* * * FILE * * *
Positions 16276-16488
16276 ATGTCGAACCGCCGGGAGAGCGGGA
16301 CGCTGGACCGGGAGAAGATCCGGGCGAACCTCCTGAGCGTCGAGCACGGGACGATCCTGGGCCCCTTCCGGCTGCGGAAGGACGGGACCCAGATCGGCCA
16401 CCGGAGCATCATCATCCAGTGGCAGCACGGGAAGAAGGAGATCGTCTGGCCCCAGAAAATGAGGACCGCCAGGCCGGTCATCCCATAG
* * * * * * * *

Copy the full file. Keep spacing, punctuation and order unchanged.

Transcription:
Positions 16276-16488
16276 ATGTCGAACCGCCGGGAGAGCGGGA
16301 CGCTGGACCGGGAGAAGATCCGGGCGAACCTCCTGAGCGTCGAGCACGGGACGATCCTGGGCCCCTTCCGGCTGCGGAAGGACGGGACCCAGATCGGCCA
16401 CCGGAGCATCATCATCCAGTGGCAGCACGGGAAGAAGGAGATCGTCTGGCCCCAGAAAATGAGGACCGCCAGGCCGGTCATCCCATAG